Availability of supporting data

All DNA references used were taken from the publically available bovine assembly UMD3.1 available for download from http://www.1000bullgenomes.com/. The identified variants were submitted to the Database of Single Nucleotide Polymorphisms (dbSNP) and are available from: http://www.ncbi.nlm.nih.gov/SNP/.

Ethics statement

No animal experiments were performed.

Declarations

Acknowledgements

The authors thank 2 anonymous reviewers whose comments and suggestions improved this manuscript considerably. C. Baes thanks M. Berner for excellent technical support, P. von Rohr and U. Schuler for fruitful discussions and critical comments on the manuscript and A. Rimmer and D. Bickhart for very insightful thoughts on variant identification methods. We would like to thank the developers of all methods compared in this paper for making their software available. Financial support from the Swiss Commission for Technology and Innovation and the Swiss Cattle Breeders Federation is gratefully acknowledged. S. Jansen was supported by the German Federal Ministry of Education and Research (BMBF) within the AgroClustEr “Synbreed –Synergistic plant and animal breeding” (FKZ: 0315528A). This research was partially computed on the HPC equipment at Iowa State University (NSF MRI grant number CNS 1229081, NSF CRI grant number 1205413).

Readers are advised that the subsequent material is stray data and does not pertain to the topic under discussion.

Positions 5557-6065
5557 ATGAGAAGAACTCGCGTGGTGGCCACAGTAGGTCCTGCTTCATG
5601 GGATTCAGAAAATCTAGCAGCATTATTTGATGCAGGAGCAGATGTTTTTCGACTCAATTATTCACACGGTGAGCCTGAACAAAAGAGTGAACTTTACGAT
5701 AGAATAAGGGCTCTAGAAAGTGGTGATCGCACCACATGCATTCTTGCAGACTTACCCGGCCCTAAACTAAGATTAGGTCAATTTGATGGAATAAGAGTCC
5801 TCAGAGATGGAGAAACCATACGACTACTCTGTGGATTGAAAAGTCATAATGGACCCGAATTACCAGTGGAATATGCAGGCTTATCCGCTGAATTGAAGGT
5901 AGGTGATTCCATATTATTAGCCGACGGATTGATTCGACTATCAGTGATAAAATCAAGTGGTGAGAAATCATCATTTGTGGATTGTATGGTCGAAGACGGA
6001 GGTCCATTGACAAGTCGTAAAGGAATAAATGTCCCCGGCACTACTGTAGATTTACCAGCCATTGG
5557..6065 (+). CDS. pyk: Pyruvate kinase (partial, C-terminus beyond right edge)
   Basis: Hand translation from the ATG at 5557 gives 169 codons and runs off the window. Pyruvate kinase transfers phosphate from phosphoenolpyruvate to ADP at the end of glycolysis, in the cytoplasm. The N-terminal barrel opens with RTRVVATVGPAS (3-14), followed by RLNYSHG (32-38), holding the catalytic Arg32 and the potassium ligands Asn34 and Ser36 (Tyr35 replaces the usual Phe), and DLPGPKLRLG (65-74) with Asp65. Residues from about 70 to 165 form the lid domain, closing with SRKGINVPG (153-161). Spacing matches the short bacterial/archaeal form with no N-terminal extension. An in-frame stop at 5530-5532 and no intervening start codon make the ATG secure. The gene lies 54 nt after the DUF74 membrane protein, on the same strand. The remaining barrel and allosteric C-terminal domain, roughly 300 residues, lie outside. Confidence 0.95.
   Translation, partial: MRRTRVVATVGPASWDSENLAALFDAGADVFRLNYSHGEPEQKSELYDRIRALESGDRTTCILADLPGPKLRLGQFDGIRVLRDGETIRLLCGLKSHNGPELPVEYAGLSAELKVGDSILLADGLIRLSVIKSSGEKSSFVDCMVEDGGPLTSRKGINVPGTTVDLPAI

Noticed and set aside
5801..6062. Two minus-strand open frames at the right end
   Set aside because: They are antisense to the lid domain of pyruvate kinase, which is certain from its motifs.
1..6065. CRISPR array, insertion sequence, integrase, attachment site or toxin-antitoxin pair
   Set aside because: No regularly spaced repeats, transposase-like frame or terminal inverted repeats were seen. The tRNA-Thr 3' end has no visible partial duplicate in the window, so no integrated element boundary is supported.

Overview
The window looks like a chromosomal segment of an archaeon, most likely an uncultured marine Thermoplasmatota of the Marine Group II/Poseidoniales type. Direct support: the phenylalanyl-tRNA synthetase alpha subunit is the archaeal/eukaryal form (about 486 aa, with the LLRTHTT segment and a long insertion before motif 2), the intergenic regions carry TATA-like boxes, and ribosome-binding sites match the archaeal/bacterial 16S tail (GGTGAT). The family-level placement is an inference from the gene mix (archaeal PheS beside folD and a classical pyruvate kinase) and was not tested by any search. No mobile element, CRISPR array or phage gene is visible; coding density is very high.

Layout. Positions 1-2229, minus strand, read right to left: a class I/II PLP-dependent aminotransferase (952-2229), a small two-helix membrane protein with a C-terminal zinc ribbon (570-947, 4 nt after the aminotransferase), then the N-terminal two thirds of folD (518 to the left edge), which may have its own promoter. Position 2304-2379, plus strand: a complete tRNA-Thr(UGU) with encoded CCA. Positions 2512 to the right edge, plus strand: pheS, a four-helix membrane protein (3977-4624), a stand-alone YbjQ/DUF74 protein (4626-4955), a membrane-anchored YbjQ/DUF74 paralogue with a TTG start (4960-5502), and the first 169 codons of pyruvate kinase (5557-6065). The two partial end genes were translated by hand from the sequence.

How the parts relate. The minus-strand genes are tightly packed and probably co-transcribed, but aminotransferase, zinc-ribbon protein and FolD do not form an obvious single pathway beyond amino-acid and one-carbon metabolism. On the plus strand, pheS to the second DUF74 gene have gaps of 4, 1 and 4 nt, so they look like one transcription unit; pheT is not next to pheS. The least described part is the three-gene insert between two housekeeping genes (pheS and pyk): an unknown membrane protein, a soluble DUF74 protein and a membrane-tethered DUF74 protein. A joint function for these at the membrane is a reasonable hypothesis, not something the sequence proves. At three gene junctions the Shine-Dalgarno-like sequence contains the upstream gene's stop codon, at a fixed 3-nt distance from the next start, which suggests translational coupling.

Authors’ Affiliations

(1)
Bern University of Applied Sciences, School of Agricultural, Forest and Food Sciences HAFL
(2)
Qualitas AG
(3)
Department VESPA, Università degli Studi di Milano
(4)
University of Veterinary Medicine Vienna
(5)
Department of Animal Science, Iowa State University
(6)
Technische Universität München
(7)
agn Genetics GmbH

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Copyright

© Baes et al.; licensee BioMed Central Ltd. 2014

This article is published under license to BioMed Central Ltd. This is an Open Access article distributed under the terms of the Creative Commons Attribution License (http://creativecommons.org/licenses/by/4.0), which permits unrestricted use, distribution, and reproduction in any medium, provided the original work is properly credited. The Creative Commons Public Domain Dedication waiver (http://creativecommons.org/publicdomain/zero/1.0/) applies to the data made available in this article, unless otherwise stated.